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Dementia Awareness Week: 5 Ways You Can Help

Dementia Awareness Week is aimed at raising awareness about dementia and how you can help and support people living with dementia. The Alzheimer’s Society is asking everyone to unite against dementia to learn more about how to understand and manage some of the problems associated with the condition. Here are some strategies that will help if you are supporting someone who lives with dementia.

Learn More About Dementia

The more you know and understand about how dementia affects a person, the easier it becomes to support them in the way they need and manage any difficult situations. Contrary to commonly held beliefs, dementia affects far more than just memory. People can become less inhibited and make remarks that they would normally have kept to themselves or act in inappropriate ways. They may have increasing difficulty in expressing themselves, have problems finding the word they want or feel depressed and unable to make simple decisions. Once you understand that these changes are caused by the disease, it becomes easier to deal with them.

Change the Subject

People who have dementia frequently become upset or frustrated – sometimes when they are unable to complete a task. Distracting them from whatever is upsetting them can alleviate the situation, and people experienced in dementia care will know that just offering someone a drink or asking them about a favourite subject can be enough to deflect their thoughts from the problem.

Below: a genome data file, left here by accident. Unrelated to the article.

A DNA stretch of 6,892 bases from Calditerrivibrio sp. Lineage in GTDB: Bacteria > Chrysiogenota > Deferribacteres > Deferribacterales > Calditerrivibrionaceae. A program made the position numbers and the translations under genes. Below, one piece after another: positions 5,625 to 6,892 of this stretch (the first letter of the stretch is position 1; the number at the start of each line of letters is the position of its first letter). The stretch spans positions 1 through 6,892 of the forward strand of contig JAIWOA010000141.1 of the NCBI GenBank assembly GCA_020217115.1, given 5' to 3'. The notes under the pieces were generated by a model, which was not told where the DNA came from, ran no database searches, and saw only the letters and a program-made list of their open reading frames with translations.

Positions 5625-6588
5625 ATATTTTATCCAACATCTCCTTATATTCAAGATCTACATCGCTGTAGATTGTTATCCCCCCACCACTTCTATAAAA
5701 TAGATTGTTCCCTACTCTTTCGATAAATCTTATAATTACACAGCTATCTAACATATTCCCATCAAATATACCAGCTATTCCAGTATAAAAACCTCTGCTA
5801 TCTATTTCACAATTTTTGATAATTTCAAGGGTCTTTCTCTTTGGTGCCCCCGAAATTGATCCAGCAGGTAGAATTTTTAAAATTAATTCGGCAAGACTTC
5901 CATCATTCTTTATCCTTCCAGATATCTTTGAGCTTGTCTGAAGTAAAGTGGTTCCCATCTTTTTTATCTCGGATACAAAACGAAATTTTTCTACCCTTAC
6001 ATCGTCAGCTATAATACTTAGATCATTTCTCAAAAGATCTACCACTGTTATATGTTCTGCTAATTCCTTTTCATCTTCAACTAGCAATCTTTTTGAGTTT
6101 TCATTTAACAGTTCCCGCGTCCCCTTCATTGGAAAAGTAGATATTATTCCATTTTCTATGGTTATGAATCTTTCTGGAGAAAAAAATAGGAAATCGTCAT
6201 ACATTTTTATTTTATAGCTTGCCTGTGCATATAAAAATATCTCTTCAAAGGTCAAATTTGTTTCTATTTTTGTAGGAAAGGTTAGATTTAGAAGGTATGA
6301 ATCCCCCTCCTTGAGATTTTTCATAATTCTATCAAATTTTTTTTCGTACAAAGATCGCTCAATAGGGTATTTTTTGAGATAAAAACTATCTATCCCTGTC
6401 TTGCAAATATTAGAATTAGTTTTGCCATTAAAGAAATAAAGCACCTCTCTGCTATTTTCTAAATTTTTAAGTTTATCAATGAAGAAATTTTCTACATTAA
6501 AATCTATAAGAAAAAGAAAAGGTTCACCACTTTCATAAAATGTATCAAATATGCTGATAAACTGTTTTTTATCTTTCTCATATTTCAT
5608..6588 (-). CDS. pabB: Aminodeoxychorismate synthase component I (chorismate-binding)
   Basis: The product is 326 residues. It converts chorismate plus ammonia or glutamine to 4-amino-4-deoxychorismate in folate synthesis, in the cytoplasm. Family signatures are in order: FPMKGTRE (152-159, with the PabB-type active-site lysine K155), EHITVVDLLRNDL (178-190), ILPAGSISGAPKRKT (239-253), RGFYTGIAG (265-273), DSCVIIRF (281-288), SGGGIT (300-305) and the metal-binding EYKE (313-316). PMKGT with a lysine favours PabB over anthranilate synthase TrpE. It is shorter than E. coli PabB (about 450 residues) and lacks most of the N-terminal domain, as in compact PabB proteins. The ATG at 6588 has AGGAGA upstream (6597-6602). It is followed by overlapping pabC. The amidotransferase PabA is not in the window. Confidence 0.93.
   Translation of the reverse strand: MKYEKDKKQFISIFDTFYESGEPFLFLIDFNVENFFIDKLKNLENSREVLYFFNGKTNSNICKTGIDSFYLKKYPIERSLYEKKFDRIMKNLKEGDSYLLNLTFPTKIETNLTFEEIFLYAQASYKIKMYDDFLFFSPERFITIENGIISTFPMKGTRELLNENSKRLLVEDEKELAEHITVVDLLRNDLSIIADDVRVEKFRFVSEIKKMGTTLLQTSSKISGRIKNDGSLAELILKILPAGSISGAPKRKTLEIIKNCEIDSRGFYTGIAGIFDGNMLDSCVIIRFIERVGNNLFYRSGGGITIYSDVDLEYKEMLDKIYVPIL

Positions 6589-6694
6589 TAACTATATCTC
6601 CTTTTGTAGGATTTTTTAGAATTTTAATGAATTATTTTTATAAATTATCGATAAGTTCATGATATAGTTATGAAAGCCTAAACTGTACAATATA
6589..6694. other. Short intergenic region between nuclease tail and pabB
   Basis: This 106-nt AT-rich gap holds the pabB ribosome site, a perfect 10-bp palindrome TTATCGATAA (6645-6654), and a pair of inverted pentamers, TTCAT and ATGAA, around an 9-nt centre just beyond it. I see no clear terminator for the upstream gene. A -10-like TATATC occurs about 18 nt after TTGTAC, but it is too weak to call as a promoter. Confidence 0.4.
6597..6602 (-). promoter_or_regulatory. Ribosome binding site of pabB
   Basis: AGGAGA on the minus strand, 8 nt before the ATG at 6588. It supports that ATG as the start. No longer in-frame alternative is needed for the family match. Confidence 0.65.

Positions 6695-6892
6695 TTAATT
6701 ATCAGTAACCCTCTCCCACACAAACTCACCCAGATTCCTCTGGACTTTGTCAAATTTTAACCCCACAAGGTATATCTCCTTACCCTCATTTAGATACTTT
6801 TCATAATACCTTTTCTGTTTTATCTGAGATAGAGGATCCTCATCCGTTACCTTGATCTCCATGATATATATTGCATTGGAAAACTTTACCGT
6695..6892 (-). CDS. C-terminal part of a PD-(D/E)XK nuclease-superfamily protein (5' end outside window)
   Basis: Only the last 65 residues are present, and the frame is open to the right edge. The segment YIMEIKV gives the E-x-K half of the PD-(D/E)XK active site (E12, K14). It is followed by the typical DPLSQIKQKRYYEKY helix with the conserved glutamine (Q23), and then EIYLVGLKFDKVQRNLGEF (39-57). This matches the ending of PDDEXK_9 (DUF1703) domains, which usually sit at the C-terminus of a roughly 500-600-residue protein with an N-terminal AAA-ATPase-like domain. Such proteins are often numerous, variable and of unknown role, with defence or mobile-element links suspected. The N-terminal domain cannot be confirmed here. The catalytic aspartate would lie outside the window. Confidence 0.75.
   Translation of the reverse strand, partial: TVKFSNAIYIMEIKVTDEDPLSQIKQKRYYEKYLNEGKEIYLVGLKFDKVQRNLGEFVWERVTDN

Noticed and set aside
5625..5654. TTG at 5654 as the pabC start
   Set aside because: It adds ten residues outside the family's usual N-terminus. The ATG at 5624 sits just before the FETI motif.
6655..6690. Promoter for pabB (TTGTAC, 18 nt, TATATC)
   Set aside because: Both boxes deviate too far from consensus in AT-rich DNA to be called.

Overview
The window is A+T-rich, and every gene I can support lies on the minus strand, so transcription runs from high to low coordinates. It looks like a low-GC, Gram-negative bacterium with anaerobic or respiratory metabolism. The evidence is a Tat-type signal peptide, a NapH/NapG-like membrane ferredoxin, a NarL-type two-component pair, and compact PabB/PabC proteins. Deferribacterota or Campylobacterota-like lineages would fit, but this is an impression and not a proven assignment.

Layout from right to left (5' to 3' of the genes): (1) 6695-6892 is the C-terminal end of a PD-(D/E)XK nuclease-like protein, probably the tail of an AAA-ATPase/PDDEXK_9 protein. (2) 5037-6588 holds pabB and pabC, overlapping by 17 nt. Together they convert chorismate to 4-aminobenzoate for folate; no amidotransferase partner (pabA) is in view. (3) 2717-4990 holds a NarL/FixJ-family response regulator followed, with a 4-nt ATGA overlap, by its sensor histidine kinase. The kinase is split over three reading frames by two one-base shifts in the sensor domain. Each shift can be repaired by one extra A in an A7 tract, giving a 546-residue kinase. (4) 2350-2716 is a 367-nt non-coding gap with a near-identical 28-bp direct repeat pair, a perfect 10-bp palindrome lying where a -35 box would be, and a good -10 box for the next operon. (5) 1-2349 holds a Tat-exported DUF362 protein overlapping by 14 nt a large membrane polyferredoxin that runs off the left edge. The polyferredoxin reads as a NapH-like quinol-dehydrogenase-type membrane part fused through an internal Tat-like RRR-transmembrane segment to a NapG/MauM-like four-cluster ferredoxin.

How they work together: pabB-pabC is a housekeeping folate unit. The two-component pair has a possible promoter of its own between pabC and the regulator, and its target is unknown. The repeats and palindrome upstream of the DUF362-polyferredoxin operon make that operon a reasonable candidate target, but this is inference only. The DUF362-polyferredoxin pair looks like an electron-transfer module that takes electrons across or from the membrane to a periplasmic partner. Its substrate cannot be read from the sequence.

Have a Regular Routine

People living with dementia are often happier when everything is familiar. This includes their environment, the people around them and their daily routine, and it explains why specialist dementia care homes aim to keep routines consistent as far as possible so that residents know what is going to happen and do not become anxious or confused.

Encourage Daily Exercise

Exercise is important for physical health, but it also helps with psychological well-being, especially for people with dementia. Physical benefits of regular exercise include a reduced risk of falls, because balance is improved and muscles and bones are strengthened. The health of the cardiovascular system is improved and blood pressure can be reduced, which is an important factor in vascular dementia. Many private care homes include regular exercise sessions in their weekly activity programmes, because it is known to have such benefits. The mood of people living with dementia can be improved by regular exercise, and it can help to prevent the restlessness known as sun-downing that frequently occurs in late afternoon or evening when people with dementia become very unsettled.depression in older people

Enjoy the Good Times

Dementia affects people differently at different times, and when the person is feeling good they can achieve much more than on a “bad day”. Whether it is care home residents or someone living in their own home, encourage them to enjoy the activities they like, meeting friends or just making the most of their happy times. Even if they are unable to remember what they have done afterwards, they will still enjoy the moment, and that will give them an improved quality of life.

Good dementia care is about more than simply meeting a person’s physical needs: it is about empowering them to live as well as they possibly can.

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